Fire safety in manufactured homes
To increase fire safety in manufactured homes, NFPA offers the following guidelines:
- Choose a HUD-certified manufactured home
If you are in the market to purchase or rent a manufactured home, select a home built after 1976 that bears the HUD label certifying compliance with safety standards.
- Make sure you have enough functioning smoke alarms
If your older manufactured home does not have smoke alarms in or near every sleeping room and in or near the family/living area(s), immediately install new alarms and fresh batteries to protect these rooms. For the best protection, interconnect all smoke alarms throughout the home. When one sounds, they all sound.
- Plan your escape
Know ahead of time how you will get out if you have a fire. Make sure you can open and get out of windows and doors. All post-HUD Standard manufactured homes are required to provide windows designed for use as secondary escape routes for the bedroom. Familiarize yourself with their operation and don't block access to them. Immediately fix any windows that have been painted or nailed shut, doors that are stubborn or "stuck," and locks that are difficult to operate. Security bars or grates over windows or doors should have quick-release devices installed inside, which allow you to open them in an emergency. Hold a fire drill twice a year to rehearse how you will react if the smoke alarm sounds.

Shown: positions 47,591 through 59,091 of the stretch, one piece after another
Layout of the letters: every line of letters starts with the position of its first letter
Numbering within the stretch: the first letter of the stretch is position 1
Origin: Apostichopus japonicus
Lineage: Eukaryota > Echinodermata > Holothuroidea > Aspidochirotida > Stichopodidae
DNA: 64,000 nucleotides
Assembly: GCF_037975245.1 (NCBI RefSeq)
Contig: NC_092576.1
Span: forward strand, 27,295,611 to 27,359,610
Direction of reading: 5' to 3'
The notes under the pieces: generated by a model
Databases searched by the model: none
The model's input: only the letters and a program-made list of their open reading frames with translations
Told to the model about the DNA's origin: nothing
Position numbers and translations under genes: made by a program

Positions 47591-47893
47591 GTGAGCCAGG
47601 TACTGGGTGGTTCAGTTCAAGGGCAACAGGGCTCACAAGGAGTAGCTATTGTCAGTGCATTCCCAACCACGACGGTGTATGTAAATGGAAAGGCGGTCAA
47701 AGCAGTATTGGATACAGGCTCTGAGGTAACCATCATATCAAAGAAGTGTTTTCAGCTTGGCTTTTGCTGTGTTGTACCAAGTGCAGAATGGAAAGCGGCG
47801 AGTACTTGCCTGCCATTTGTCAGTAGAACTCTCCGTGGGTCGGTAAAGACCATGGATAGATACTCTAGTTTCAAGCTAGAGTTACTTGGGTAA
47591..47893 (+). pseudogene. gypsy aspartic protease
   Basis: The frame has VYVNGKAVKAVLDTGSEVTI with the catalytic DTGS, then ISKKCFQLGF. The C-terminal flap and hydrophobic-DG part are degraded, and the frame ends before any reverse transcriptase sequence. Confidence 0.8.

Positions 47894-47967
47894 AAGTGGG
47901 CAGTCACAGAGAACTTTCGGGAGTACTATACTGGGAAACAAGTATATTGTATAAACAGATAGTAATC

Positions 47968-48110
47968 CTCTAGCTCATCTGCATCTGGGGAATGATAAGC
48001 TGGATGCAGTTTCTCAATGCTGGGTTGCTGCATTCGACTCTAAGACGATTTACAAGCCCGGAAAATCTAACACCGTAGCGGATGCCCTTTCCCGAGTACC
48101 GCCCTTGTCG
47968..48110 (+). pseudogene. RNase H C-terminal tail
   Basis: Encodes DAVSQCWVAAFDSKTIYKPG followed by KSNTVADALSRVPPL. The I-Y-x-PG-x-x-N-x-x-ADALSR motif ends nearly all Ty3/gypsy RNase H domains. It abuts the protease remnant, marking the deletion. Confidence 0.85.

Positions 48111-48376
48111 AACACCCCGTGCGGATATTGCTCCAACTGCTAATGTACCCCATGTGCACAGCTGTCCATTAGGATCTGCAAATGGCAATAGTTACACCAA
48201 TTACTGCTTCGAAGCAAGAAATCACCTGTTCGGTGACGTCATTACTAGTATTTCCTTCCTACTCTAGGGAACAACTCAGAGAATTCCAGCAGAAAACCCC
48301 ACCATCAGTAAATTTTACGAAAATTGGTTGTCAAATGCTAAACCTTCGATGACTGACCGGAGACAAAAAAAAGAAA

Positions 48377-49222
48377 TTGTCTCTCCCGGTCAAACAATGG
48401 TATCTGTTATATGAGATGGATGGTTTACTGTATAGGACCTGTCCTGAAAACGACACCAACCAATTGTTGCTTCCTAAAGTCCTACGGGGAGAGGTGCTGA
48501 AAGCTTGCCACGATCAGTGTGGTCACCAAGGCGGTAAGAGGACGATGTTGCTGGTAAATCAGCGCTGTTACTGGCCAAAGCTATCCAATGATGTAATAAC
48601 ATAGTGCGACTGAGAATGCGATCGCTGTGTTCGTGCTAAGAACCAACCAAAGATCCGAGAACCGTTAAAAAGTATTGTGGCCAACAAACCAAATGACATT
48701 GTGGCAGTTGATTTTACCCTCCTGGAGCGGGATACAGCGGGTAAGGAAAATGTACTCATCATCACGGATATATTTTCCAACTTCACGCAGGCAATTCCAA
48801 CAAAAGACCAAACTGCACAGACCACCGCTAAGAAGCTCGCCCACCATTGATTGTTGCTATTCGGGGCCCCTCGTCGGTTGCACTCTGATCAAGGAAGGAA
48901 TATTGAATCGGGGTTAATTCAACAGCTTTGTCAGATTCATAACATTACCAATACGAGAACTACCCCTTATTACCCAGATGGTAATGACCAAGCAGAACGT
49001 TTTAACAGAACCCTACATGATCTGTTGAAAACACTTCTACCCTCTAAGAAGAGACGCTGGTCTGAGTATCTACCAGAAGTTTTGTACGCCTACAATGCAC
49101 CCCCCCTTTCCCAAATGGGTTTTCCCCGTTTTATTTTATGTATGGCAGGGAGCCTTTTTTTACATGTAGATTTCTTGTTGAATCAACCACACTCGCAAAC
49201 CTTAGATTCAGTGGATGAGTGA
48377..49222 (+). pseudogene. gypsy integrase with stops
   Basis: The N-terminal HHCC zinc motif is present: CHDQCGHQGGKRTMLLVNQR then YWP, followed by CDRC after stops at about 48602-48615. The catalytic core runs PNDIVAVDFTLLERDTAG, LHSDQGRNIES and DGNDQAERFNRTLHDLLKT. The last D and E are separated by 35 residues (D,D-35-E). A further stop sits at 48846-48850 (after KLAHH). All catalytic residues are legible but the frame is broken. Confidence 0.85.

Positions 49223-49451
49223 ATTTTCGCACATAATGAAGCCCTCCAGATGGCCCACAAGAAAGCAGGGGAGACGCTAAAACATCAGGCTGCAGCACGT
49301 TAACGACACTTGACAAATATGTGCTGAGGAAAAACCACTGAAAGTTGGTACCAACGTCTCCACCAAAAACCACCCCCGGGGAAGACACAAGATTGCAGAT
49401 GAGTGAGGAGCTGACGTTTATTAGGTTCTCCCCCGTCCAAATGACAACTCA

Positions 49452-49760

Hire a licensed electrician if you notice flickering lights, frequent blown circuits, or a "hot" smell when using electricity. Use extension cords for temporary convenience, not as a permanent solution. Avoid overloading electrical receptacles (outlets). Electrical cords should not be run under carpets or rugs, as the wires can be damaged by foot traffic, then overheat and ignite the carpet or rug over them.
Keep space heaters at least three feet away from anything that can burn. When purchasing new space heaters, select appliances with automatic shut-off switches. Kerosene heaters are illegal for home use in some jurisdictions. Check with your local fire department before purchasing a kerosene heater. Turn off portable space heaters before falling asleep or when leaving the room. Refill kerosene heaters outdoors, after the heater has cooled down. Supervise children and pets when space heaters are operating.